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Clouds Forecast for Aging Eyes

But whether cataracts need removal depends on lifestyle

(HealthDay is the new name for HealthScoutNews.)

FRIDAY, Aug. 8, 2003 (HealthDayNews) -- Today almost 20.5 million Americans 40 and older have cataracts, and half of all Americans will develop them by the time they reach 80.

August is Cataract Awareness Month. Betsy van Die, a spokeswoman for Prevent Blindness America, says, "We are stressing that for older people regular eye exams are important, and for everyone there are things you can do to help prevent the early development of cataracts."

Dr. Peter Whitted, from the Midwest Eye Center in Omaha, Neb., says the question for patients is when do cataracts get in the way of their daily activities.

"Cataracts should be removed when it affects your lifestyle significantly enough that you cannot accomplish the tasks you want to accomplish," Whitted says. "Rarely does a cataract have to be removed for medical reasons."

Whitted notes studies have shown that cataract removal significantly improves quality of life -- "which is the point of cataract surgery."

A cataract is a cloud that appears over the lens of the eye. It is "a normal aging process of the eye," says Dr. Shachar Tauber, director of cornea external disease and refractive surgery and an assistant professor of medicine at Yale University School of Medicine. "Cataracts slowly but surely rob people of quality vision affecting daily activities, as vision is lost due to clouding of the lens of the eye."

Risk factors for cataracts include exposure to heat, long-term exposure to ultraviolet rays, smoking, diabetes, long-term steroid use -- including inhaled steroids -- and eye injuries.

"Diabetes affects the metabolism in the eye, so patients who have blood sugars that fluctuate develop swelling in the eye, which becomes cataractous. The bigger problem is that these cataracts can block the view of the retina and hide other, more serious eye problems," Tauber says.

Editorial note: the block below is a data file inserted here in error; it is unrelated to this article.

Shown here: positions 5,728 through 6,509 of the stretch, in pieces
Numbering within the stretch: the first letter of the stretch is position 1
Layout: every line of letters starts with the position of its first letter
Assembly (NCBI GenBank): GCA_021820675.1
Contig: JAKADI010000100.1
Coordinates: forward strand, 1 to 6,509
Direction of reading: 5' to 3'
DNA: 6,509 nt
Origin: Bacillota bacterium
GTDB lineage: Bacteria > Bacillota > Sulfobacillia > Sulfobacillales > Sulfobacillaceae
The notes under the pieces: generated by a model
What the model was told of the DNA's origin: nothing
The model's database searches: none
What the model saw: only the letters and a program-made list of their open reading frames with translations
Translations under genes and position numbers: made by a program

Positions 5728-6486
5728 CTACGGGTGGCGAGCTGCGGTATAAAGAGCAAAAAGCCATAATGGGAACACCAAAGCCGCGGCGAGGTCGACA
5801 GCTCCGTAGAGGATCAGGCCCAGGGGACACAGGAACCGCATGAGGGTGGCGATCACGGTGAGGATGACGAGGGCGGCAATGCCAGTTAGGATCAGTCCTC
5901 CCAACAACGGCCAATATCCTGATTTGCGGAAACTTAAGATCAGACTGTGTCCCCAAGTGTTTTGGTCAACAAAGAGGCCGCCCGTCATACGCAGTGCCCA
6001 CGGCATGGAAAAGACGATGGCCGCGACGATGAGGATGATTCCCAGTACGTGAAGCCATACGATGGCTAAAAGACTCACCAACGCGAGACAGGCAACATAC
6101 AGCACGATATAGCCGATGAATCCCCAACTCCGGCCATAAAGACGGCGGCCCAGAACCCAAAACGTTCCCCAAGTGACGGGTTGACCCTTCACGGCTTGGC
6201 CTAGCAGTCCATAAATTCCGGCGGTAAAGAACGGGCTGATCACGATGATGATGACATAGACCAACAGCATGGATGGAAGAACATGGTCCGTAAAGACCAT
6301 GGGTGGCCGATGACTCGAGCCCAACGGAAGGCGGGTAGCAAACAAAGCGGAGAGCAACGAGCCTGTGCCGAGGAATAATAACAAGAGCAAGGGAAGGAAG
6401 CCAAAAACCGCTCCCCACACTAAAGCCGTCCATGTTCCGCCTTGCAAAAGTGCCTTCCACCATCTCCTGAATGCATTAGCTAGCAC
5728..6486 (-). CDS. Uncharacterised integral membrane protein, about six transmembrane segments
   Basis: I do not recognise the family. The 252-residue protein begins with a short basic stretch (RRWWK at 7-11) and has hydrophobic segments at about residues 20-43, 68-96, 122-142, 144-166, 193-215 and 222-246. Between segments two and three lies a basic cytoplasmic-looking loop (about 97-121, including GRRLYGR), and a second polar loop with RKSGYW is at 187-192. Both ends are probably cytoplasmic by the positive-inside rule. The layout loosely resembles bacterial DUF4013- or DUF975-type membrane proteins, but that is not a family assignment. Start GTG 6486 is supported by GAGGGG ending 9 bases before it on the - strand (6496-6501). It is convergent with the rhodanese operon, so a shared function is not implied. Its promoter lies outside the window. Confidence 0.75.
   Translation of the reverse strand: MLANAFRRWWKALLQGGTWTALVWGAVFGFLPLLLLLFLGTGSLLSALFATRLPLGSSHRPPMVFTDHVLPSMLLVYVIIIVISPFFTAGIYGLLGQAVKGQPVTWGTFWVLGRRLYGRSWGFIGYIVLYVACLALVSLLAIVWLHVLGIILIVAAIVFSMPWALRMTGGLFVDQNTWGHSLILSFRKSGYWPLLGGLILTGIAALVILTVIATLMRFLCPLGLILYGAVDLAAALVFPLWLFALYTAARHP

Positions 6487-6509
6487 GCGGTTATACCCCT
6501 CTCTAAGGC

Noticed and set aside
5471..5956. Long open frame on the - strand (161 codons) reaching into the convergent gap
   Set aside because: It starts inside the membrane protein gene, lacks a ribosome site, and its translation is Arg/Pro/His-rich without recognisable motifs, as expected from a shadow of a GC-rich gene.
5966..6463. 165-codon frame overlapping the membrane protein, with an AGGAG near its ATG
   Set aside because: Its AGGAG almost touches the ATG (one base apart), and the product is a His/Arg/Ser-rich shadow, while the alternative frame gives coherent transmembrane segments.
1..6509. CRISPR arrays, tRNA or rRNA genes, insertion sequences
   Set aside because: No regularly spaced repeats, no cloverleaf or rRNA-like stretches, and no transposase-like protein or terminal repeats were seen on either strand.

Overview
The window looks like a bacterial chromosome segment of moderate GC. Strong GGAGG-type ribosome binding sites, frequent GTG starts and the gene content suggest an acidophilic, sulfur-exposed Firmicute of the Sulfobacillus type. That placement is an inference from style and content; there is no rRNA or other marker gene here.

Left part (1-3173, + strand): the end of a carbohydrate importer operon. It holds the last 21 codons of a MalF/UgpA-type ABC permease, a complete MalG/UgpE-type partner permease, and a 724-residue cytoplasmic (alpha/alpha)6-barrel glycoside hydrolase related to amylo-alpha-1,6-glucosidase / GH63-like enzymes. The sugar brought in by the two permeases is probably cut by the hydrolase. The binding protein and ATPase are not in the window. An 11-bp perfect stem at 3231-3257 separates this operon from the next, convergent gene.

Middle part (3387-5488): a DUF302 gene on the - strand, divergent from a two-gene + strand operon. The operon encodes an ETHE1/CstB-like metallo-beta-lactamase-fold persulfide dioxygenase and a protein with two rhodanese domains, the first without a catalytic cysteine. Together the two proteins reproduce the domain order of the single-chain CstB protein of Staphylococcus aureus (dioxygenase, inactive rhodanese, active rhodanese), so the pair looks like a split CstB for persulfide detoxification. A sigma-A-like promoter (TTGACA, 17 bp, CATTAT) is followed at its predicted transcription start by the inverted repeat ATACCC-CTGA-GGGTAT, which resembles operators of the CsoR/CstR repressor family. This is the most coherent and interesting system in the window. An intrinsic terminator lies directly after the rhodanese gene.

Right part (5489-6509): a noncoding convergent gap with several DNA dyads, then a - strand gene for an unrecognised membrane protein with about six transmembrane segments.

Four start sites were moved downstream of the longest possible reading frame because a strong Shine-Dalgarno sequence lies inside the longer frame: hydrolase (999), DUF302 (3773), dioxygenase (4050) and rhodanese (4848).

Smoking promotes cataracts by interfering with the eye's antioxidant defense mechanisms. Patients who are quitting smoking should use antioxidants, particularly vitamin E, Tauber notes. He also stresses limiting exposure to UV rays.

All seniors will be affected by cataracts, Tauber, says. "Some seniors tolerate it just as 'My eyes are old.' That's the classic thing we hear from patients," he notes. "Yes, they're old because they develop cataracts."

While cataract surgery is now about 95 percent effective, Tauber says that Medicare reimbursement is not adequate to make the most up-to-date techniques viable for many older patients. These newer techniques are readily available in Europe and South America, he adds.

Cataract surgery is one of the safest procedures, Tauber says. "Cataracts will occur in the majority of people over time, but they shouldn't be afraid of cataracts and they shouldn't ignore them, because there are excellent treatments that effectively restore quality of life."

More information

To learn more about cataracts, visit the National Eye Institute or Prevent Blindness America.

SOURCES: Betsy van Die, spokeswoman, Prevent Blindness America, Schaumburg, Ill.; Peter Whitted, M.D., J.D., Midwest Eye Center, Omaha, Neb.; Shachar Tauber, M.D., director, cornea external disease and refractive surgery, and assistant professor, medicine, Yale University School of Medicine, New Haven, Conn.
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